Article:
Each year, on the eve of the French Open tennis tournament Richard Mille unveils a new high-performance timepiece celebrating its long-running partnership with Spanish player Rafael Nadal. This year sees the arrival of a new watch, called the “RM 35-02,” which is the very first in the Nadal collection to feature an automatic movement. Like its predecessors, the RM 35-02 coalesces the fruits of a constant quest for innovation within a unique design. Inspired by the RM 35-01, the RM 35-02 emerged in response to a request from many Richard Mille’s customers for a self-winding mechanism at the heart of a Nadal calibre.
The RM 35-02 is available in two high-tech case materials, either NTPT Carbon (used for the most recent watch in the series, last year’s RM 27-02) or a bright-red Quartz TPT with white highlights. The latter material is made up of silicon layers, each no thicker than 45 microns, treated with a red resin (created specifically for Richard Mille) and layered in an automated process that changes the direction of each layer by 45 degrees. The material is subsequently heated under pressure at 120 degrees Celsius, in an autoclave similar to those used for aeronautic components, before being machined into a completed case. The resulting natural white quartz fibers, left undyed and providing a stark contrast to the red resin, impart to the case a very high resistance-weight ratio, non-allergenic properties and remarkable UV resistance.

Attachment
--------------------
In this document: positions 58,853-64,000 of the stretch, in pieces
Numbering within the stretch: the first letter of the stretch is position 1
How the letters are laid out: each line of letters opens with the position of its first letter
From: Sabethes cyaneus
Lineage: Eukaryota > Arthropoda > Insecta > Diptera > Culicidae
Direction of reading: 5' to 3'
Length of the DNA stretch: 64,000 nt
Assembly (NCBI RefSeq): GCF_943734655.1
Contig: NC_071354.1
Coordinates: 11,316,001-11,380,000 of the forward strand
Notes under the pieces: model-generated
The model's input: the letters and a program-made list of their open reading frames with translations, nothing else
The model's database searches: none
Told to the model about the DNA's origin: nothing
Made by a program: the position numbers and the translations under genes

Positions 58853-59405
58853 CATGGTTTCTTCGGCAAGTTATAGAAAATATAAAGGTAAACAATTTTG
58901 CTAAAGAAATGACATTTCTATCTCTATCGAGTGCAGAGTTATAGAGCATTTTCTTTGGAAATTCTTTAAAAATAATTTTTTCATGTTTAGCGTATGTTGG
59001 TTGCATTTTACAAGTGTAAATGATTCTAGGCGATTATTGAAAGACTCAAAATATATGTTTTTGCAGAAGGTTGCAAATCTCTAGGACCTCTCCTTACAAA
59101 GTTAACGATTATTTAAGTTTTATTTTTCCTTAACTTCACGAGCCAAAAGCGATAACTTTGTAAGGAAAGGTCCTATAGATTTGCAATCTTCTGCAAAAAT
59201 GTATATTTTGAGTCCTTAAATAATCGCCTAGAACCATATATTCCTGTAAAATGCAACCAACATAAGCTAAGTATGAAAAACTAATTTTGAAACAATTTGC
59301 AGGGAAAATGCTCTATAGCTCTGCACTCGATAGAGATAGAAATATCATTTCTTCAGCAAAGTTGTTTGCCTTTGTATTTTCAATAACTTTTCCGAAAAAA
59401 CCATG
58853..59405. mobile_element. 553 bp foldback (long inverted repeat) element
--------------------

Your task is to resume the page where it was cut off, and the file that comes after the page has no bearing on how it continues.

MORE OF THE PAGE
The RM 35-02 is also waterproof to 50 meters and comes with the all-new Caliber RMAL1 movement, baseplate and bridges made from wet sandblasted grade-five titanium with a black PVD finish for a smooth yet immensely durable timepiece. It is equipped with a variable inertia balance wheel – a component found in other Richard Mille movements – which oscillates at a frequency of 28,800 vph, and its double-barrel system, designed to provided greater long-term torque stability, stores a power reserve of at least 55 hours.
Also new is sapphire crystal with an anti-reflective finish used for both the watch front and its exhibition caseback, so the movement can be admired from any angle.